Identification

Author

Middaugh JP, Hammond RM, Eisenstein L, Lazensky R

Title

Using the Electronic Foodborne Outbreak Reporting System (eFORS) to improve foodborne outbreak surveillance, investigations, and program evaluation.

Year

2010

Publication type

Article

Journal

Journal of Environmental Health

Created

2016-03-14 21:57:01.702320+00:00

Modified

2016-05-24 21:42:39.592643+00:00

Details

Volume

73

Number

2

Pages

8-11

Access

Language

English

URL http://www.ncbi.nlm.nih.gov/pubmed/20873527
DOI

10.1016/0736-4679

Accessed

2016-03-14

Extended information

Abstract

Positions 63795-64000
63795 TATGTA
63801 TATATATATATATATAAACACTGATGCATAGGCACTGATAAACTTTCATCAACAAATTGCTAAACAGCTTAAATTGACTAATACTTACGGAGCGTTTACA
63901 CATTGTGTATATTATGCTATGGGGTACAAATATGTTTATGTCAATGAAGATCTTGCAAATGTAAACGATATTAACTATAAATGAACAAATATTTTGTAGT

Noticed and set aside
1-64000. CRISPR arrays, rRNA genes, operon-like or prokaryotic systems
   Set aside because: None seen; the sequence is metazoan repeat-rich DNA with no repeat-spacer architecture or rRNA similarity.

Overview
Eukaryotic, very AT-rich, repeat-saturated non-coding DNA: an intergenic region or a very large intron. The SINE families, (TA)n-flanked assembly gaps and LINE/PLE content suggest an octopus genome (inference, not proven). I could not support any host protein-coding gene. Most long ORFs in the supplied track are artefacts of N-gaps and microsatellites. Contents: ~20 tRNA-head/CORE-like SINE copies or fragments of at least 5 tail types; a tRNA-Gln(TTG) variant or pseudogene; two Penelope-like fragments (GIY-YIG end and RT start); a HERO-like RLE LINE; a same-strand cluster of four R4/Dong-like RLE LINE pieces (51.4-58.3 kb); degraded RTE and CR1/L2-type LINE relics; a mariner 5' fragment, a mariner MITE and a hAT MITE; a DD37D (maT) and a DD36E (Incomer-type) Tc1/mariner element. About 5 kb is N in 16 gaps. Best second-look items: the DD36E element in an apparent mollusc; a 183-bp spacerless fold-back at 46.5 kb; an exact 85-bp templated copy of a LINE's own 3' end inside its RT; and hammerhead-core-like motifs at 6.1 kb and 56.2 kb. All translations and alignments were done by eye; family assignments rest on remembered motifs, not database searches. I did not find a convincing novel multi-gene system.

Challenges exist in comparing foodborne disease outbreaks (FBDOs) across states due to important differences in reporting practices and investigations. Variables such as FBDO size, population size, number of tourists, and suspected etiology are important to consider when interpreting FBDO data. Analysis of eFORS data can be valuable in improving state FBDO investigations. From 2000 to 2005, Florida reported a greater proportion of FBDOs, with two cases per outbreak, than the U.S. as a whole (40.4% in Florida vs. 17.2% in the U.S.). Reporting a higher rate of small FBDOs provided more opportunities for public health interventions but contributed to a lower agent confirmation rate (17.0% in Florida vs. 42.2% in the U.S.). While the Electronic Foodborne Outbreak Reporting System's (eFORS) database brought great improvements in national FBDO surveillance, as with any complex surveillance system, considerable knowledge and specialized expertise is required to properly analyze and interpret the data, especially because there is a large variation in state reports to eFORS.